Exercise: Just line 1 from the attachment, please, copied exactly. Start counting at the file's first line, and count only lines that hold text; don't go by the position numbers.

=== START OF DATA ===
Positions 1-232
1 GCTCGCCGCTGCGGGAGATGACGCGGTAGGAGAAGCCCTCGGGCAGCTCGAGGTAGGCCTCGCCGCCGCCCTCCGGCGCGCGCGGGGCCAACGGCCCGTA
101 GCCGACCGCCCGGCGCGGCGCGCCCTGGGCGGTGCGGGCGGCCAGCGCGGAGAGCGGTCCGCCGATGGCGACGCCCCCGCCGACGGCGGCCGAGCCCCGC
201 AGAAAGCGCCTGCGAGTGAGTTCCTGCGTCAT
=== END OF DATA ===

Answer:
Positions 1-232